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Wall Street bears are back and looking for lower gold prices

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(Kitco News) - A growing divergence in global interest rates, which is supporting the U.S. dollar, is generating some bearish sentiment among Wall Street analysts even as retail investors remain bullish on the precious metal.

This past week the European Central Bank reaffirmed its commitment to maintain its ultra-loose monetary policy for the foreseeable future in an effort to push inflation back to 2%. The ECB's commitment "to respond forcefully and persistently" to push inflation higher is in stark contrast to the Federal Reserve, which is currently talking about tapering its monthly bond purchase program.

David Madden, market analyst at Equiti Capital, said that the U.S. dollar looks relatively undervalued in the current environment and the growing monetary policy gap between the Federal Reserve and the ECB. He added that gold could continue to struggle in the near term in the face of further U.S. dollar strength.

Madden added that an improving U.S. economy, propelling equity markets back to record highs, will also be a headwind for gold.

"Why would you have money languishing in the gold market when you can put it to work in equities," he said.

This week 15 Wall Street analysts participated in Kitco News' gold survey. Among the participants, nine, or 60%, called for gold prices to fall next week; simultaneously, only two analysts, or 13%, expect to see higher prices next week, and four analysts, or 27%, expected to see sideways trading in the near term.

Meanwhile, 571 votes were cast in online Main Street polls. Of these, 315 respondents, or 55%, looked for gold to rise next week. Another 146, or 26%, said lower, while 110 voters, or 19%, were neutral on the price.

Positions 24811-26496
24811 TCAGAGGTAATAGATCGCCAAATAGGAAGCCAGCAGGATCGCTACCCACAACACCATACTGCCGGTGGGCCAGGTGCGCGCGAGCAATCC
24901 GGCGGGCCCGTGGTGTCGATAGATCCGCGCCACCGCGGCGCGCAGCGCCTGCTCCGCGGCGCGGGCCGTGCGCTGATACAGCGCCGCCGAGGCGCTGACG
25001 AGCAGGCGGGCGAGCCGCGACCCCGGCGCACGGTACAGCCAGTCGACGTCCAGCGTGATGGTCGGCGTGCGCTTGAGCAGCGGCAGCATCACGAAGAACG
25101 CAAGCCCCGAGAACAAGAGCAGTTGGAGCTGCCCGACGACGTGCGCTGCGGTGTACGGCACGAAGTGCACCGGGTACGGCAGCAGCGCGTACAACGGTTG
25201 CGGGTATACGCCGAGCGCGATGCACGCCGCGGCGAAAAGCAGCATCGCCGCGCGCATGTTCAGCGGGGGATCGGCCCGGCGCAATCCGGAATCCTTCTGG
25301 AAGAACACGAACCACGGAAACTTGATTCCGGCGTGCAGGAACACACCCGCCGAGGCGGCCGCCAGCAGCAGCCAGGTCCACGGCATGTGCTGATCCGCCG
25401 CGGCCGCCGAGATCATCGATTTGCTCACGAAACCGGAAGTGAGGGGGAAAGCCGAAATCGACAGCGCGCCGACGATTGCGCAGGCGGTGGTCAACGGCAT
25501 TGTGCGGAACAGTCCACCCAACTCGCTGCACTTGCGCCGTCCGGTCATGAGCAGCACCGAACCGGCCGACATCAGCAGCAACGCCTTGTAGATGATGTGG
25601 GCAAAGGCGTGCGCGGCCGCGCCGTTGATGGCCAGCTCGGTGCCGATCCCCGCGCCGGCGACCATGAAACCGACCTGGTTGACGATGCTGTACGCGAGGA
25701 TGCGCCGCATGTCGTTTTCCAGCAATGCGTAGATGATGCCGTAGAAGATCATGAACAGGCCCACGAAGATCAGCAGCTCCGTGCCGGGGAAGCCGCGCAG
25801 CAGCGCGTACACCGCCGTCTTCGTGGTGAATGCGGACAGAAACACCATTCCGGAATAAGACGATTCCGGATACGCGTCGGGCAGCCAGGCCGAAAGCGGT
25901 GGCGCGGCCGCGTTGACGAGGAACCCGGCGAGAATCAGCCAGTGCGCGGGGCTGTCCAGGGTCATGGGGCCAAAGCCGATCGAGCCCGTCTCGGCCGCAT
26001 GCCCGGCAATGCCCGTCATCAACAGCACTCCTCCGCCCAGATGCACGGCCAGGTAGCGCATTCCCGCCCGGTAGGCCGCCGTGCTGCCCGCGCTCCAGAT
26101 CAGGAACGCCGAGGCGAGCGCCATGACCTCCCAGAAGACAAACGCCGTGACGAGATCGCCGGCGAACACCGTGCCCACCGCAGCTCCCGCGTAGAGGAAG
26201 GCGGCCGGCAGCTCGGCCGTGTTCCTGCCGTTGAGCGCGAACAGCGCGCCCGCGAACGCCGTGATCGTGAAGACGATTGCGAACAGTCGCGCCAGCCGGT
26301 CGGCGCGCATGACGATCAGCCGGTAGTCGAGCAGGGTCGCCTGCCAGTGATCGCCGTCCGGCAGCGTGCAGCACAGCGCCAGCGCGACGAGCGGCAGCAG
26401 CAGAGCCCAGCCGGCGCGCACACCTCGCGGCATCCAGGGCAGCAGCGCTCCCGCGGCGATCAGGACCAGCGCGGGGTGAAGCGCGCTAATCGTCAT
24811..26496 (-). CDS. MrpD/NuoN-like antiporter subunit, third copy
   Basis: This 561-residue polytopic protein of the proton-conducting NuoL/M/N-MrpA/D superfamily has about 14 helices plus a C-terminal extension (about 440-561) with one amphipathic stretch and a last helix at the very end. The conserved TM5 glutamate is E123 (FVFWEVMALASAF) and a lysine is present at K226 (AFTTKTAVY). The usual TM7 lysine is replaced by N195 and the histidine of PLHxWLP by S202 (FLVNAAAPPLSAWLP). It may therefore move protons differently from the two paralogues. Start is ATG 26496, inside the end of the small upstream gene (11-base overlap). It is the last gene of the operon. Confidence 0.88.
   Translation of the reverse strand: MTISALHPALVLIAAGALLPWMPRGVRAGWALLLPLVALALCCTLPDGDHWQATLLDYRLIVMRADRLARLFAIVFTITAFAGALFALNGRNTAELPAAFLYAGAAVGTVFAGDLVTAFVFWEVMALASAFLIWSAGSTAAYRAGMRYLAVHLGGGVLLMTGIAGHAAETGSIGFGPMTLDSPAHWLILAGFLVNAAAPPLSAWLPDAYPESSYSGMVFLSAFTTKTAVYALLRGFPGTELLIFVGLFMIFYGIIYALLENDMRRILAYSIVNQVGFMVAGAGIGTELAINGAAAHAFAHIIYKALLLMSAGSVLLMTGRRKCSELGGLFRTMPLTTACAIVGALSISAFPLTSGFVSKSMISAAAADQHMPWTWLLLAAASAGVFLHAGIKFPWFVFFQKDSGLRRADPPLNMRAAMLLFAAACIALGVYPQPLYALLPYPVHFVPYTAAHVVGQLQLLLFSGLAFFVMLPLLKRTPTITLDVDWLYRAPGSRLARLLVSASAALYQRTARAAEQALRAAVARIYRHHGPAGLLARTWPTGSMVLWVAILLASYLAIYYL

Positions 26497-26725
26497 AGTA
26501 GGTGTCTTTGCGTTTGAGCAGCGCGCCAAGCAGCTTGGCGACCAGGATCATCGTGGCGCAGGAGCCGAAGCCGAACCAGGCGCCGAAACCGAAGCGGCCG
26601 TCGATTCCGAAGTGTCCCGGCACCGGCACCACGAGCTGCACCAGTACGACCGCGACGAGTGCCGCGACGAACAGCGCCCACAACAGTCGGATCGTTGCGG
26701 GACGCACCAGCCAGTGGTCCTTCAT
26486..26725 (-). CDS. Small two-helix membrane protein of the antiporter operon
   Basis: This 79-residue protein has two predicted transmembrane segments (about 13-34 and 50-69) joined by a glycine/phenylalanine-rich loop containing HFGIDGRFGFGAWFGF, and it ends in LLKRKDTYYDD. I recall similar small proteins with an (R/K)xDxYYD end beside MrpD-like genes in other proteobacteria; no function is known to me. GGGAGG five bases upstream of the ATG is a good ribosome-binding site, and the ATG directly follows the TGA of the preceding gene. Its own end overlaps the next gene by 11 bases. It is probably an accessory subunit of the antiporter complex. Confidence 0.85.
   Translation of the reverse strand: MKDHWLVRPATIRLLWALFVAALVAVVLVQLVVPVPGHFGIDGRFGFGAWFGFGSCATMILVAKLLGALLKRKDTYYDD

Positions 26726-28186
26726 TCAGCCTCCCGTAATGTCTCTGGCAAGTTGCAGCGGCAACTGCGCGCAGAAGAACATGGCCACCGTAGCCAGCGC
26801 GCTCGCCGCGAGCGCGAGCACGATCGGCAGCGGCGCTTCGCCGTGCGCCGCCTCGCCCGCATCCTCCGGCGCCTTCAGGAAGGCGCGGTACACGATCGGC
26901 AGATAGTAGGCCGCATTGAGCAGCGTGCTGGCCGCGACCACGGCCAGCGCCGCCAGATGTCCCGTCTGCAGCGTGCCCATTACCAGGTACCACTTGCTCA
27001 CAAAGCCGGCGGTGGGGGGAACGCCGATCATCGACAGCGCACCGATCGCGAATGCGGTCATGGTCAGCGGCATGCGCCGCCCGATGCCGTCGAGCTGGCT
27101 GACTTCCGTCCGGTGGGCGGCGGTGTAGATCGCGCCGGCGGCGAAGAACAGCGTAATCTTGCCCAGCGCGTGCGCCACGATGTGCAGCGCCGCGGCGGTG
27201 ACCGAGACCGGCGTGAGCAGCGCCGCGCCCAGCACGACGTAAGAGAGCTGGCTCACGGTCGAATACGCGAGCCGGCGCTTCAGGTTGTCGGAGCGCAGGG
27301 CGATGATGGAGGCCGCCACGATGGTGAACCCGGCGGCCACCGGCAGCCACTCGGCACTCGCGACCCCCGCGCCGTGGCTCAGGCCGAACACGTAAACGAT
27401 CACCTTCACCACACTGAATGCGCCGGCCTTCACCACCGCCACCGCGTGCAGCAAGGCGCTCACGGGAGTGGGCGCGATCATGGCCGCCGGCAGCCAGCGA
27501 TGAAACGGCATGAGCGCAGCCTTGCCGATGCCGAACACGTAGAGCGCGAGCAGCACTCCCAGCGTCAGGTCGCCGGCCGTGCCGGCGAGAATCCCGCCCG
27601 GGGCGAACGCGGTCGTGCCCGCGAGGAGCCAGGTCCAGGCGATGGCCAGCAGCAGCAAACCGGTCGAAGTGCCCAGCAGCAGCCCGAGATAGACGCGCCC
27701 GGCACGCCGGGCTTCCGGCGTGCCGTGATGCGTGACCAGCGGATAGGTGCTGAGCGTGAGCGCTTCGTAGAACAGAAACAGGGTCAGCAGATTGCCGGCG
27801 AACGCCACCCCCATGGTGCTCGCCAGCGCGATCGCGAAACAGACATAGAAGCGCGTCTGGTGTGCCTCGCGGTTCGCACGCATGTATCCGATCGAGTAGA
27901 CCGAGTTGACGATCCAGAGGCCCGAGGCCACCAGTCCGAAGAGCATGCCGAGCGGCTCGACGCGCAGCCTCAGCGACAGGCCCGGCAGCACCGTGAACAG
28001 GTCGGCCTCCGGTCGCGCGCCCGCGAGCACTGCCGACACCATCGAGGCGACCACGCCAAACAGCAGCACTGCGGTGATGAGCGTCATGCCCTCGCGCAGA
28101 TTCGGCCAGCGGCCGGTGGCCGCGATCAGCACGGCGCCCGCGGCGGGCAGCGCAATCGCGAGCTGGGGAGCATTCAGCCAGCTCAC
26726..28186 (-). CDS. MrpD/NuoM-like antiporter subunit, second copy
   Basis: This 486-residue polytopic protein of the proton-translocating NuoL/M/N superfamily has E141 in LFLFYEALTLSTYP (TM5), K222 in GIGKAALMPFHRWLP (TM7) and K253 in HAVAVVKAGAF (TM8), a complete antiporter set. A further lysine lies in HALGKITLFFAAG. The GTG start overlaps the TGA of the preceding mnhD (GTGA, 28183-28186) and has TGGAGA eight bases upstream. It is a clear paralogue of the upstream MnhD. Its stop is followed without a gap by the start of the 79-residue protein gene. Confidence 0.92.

Kitco Gold Survey

Wall Street



Main Street


Although Main Street remains bullish on gold, interest in the precious metal is clearly waning. Participation in the online survey is at its lowest point since late November 2019.

The mixed sentiment in gold comes as prices prepare to close the week in negative territory. August gold futures last traded at $1,804.70 an ounce, down 0.5% since last Friday.

Gold's lackluster performance lately has been reason enough to become bearish on the precious metal for some analysts. Gold prices have been unable to break its chains at $1,800 an ounce even as the yield on 10-year notes dropped to their lowest point since February.

Now that bond yields have pushed higher off of Tuesday's multi-month low, some analysts said that gold could end up falling below $1,800 an ounce.

"I am inclined to see it lower next week, mostly driven by what I expect to be rising U.S. yields," said Marc Chandler, managing director at Bannockburn Global Forex.

Colin Cieszynski, chief market strategist at SIA Wealth Management Inc, said that he is also watching the June lows at $1,760 as a major support level.

Nicholas Frappell, global general manager at ABC Bullion, said that he sees gold prices stuck in a range with risks to the downside in the near term due to growing momentum in the U.S. dollar.

"Below US$1,790, gold will be vulnerable to a slightly deeper move lower," he said. "I see upside rallies finding resistance at US$1812 and US$1819."

Rob Haworth, senior investment strategist at U.S. Bank Wealth Management, said that gold is relatively strong as it continues to hold support above $1,800 an ounce; however, he added that the growing economic recovery in the U.S. means that real interest rates will start to move higher and that will prove to be a difficult headwind for gold.

He added that in the current environment, he sees gold on the defensive in the near term.

Disclaimer: The views expressed in this article are those of the author and may not reflect those of Kitco Metals Inc. The author has made every effort to ensure accuracy of information provided; however, neither Kitco Metals Inc. nor the author can guarantee such accuracy. This article is strictly for informational purposes only. It is not a solicitation to make any exchange in commodities, securities or other financial instruments. Kitco Metals Inc. and the author of this article do not accept culpability for losses and/ or damages arising from the use of this publication.